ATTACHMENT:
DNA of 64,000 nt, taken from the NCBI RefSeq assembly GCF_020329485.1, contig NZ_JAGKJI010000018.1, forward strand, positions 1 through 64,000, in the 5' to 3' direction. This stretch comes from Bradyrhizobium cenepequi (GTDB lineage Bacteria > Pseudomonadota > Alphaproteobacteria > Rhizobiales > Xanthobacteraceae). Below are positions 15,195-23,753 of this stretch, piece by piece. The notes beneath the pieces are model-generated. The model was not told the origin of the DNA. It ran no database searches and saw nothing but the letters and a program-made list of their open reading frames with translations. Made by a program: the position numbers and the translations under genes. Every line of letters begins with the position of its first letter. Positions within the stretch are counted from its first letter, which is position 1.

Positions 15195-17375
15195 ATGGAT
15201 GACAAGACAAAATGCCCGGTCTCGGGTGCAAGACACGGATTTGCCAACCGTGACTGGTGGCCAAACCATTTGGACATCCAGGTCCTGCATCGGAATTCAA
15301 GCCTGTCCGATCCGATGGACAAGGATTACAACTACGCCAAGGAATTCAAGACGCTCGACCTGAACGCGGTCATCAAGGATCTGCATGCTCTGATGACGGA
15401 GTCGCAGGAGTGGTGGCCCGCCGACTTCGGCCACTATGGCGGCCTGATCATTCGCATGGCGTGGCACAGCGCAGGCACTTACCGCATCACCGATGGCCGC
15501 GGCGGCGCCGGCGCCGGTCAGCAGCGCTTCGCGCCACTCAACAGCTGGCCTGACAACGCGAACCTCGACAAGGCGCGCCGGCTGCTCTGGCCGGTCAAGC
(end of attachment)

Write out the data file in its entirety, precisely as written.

DNA of 64,000 nt, taken from the NCBI RefSeq assembly GCF_020329485.1, contig NZ_JAGKJI010000018.1, forward strand, positions 1 through 64,000, in the 5' to 3' direction. This stretch comes from Bradyrhizobium cenepequi (GTDB lineage Bacteria > Pseudomonadota > Alphaproteobacteria > Rhizobiales > Xanthobacteraceae). Below are positions 15,195-23,753 of this stretch, piece by piece. The notes beneath the pieces are model-generated. The model was not told the origin of the DNA. It ran no database searches and saw nothing but the letters and a program-made list of their open reading frames with translations. Made by a program: the position numbers and the translations under genes. Every line of letters begins with the position of its first letter. Positions within the stretch are counted from its first letter, which is position 1.

Positions 15195-17375
15195 ATGGAT
15201 GACAAGACAAAATGCCCGGTCTCGGGTGCAAGACACGGATTTGCCAACCGTGACTGGTGGCCAAACCATTTGGACATCCAGGTCCTGCATCGGAATTCAA
15301 GCCTGTCCGATCCGATGGACAAGGATTACAACTACGCCAAGGAATTCAAGACGCTCGACCTGAACGCGGTCATCAAGGATCTGCATGCTCTGATGACGGA
15401 GTCGCAGGAGTGGTGGCCCGCCGACTTCGGCCACTATGGCGGCCTGATCATTCGCATGGCGTGGCACAGCGCAGGCACTTACCGCATCACCGATGGCCGC
15501 GGCGGCGCCGGCGCCGGTCAGCAGCGCTTCGCGCCACTCAACAGCTGGCCTGACAACGCGAACCTCGACAAGGCGCGCCGGCTGCTCTGGCCGGTCAAGC